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5 Ways to Fix an Unaffectionate Spouse
Dr. K. explains to a wife how she can get the affection she wants and deserves.

Sometimes, just letting your spouse know you need more affection will turn things around.

My husband and I have been married for almost nine years and together for almost 10. We have a healthy and mostly happy life together. However, I have communicated with him, over and over again, with and without counseling that I need more physical affection outside of sex. He does a little better for a little while, each time we have this conversation, but then goes back to "his" normal behavioróhe is not a very affectionate person by nature. He is a good person, and I love him very much. However, it is getting to the point that I am having thoughts about someone else giving me the affection and attention and heartfelt conversations I need and deserve. Please help.

As a relationship expert, Iím very appreciative for this letter as it really targets a concern that is very common between couplesÖ and one thatís also very frustrating! To many outsiders it might seem that you are being too fussy or demanding. After all, by your own admission, you experience a "mostly happy life together." Since realistically, no marriage can be perfect, isnít that enough?

The dilemma you have is in the basic difference in your needs. As you, yourself, say, "He is not a very affectionate person by nature." So, itís not that he doesnít care about you. As a matter of fact, it does seem that when he is reminded of your needs, he does make an attempt. The problem is that because itís not who he is, it doesnít hold.

When I speak about your needs, I donít in any way mean to indicate that youíre needy. It is human to have needs. And, as Dr. Gary Chapman writes in his book, "The Five Love Languages," each person has a particular modality in which the expression of love resonates.

In your case, what this means is that for you, physical touch is the way that you know youíre loved. However, itís not the manner in which your husband shows it. Therein lies the problem. From your letter, I canít tell the modality that works for your spouse. According to Chapman, the other four types of expression are verbal, acts of kindness, time or gifts.

Of course, one of the main issues when a couple commits to one another is learning how to accept their differences. And there are always differences regardless of how many similarities there are simply because that each of the individuals has been raised by two different families.

There are several suggestions I can offer to deal with the situation:

1. You ought to discuss this with your husband. Women tend to have a better pulse on the relationship and men often donít do something about it until they realize thereís a real problem going on. Clearly, youíre getting to the point of serious concern. You need to let your spouse know this. However, this can be presented as what it isÖ a serious concern youíre starting to have.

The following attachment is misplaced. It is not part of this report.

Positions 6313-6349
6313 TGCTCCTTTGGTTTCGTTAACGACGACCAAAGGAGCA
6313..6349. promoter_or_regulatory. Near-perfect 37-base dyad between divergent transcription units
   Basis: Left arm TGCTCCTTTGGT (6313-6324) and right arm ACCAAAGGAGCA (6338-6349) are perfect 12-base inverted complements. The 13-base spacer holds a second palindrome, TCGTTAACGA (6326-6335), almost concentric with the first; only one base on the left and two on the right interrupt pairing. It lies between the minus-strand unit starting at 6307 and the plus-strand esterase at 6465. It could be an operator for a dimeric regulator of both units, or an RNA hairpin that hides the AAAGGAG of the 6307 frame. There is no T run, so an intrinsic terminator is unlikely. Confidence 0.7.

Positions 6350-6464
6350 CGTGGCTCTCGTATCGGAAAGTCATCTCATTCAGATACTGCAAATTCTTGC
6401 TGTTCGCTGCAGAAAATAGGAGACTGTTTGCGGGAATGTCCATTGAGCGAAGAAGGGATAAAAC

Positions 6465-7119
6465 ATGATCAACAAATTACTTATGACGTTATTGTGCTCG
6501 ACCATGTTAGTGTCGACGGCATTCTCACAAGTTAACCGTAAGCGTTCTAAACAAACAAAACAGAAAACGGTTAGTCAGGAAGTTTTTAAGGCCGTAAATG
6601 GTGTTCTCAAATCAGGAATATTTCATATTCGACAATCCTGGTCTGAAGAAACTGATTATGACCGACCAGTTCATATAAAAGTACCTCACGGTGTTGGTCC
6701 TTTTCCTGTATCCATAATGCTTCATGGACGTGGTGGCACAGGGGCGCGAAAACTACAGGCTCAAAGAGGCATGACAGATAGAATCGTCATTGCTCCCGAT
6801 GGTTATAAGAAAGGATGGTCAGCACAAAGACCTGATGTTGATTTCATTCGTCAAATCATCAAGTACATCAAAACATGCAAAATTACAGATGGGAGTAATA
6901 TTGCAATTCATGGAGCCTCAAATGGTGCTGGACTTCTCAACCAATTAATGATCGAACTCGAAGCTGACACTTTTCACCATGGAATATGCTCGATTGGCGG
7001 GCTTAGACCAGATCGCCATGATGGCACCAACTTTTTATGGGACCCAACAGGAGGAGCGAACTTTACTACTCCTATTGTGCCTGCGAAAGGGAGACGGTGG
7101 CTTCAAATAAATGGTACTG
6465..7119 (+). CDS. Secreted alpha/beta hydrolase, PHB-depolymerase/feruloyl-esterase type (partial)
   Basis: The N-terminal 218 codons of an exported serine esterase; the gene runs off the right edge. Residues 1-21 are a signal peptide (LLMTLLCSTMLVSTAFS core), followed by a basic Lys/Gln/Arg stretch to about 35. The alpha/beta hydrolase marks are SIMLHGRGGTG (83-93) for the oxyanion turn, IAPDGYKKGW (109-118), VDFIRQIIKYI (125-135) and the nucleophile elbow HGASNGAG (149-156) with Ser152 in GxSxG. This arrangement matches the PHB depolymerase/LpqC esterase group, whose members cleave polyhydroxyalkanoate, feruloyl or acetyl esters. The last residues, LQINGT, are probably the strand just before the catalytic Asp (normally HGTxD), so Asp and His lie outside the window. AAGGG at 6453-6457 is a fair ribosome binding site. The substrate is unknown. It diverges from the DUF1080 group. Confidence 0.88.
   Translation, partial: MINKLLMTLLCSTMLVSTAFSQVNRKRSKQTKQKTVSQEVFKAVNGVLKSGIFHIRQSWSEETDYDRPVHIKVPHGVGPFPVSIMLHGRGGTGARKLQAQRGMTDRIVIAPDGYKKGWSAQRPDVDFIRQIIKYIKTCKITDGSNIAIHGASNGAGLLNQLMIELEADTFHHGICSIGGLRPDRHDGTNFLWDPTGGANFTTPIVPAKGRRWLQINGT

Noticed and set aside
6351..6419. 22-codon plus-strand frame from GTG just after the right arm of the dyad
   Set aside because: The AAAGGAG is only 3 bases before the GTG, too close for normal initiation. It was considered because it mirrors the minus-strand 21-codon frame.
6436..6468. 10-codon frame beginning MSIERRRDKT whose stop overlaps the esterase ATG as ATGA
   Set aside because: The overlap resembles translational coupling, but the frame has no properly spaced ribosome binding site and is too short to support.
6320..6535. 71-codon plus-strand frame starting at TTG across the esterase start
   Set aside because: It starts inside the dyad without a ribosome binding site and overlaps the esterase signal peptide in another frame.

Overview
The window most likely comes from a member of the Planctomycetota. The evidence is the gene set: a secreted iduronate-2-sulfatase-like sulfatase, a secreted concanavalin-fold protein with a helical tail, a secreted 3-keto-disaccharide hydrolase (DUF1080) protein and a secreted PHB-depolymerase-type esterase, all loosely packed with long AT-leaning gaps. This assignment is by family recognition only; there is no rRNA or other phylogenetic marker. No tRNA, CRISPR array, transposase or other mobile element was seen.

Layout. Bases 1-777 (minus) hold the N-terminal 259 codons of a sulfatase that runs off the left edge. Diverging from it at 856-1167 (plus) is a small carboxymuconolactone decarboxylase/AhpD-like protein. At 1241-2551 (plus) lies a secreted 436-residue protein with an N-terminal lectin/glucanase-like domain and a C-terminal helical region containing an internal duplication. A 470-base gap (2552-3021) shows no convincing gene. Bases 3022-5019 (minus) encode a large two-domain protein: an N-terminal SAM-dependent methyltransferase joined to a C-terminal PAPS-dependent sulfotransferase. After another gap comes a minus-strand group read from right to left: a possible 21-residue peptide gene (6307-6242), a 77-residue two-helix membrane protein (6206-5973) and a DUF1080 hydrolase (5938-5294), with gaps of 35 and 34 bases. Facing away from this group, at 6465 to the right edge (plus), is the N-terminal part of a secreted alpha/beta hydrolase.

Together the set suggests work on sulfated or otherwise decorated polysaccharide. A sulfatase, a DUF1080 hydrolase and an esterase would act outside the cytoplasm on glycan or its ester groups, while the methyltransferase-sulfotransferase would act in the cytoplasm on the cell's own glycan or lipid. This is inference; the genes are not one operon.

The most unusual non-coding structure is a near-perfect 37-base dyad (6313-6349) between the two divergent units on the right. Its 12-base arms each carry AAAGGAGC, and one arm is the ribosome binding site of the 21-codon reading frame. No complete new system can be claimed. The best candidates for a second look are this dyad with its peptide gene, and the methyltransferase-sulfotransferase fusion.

Perhaps by seeing this situation in the light that Iíve offered, you will be able to approach your husband in a less frustrated way. This will then allow you to present your feelings more factually and less emotionally.

2. If something doesnít come naturally for someone, it will tend to be forgotten after a bit. Thus, when your spouse does do something you like, remember to appreciate it when they do it. This reinforcement will help.

3. Thereís also nothing wrong with periodic reminders of what you need. Again, if you realize this doesnít come naturally to them, the fact that he or she is willing to do it when theyíre reminded does shows us the they care.

4. Do check-ins with one another on a regular basis so that you can each have a chance to let the other know whatís working and what needs improvement. This will help make sure issues donít build up.

5. And, donít forget to find out what the otherís preferred way of being shown love is. You might be surprised to find out it may be something different than what youíve been offering.

In order to have a long-standing marriage that works means always being willing to work at it!

Karen Sherman, Ph.D., (www.drkarensherman.com) is a practicing psychologist in relationships and lifestyle issues for over 20 years. She offers teleseminars and is the author of "Mindfulness and the Art of Choice: Transform Your Life" and co-author of "Marriage Magic! Find It, Keep It, and Make it Last." You can sign up for her free monthly newsletter with relationship tips at www.ChoiceRelationships.com

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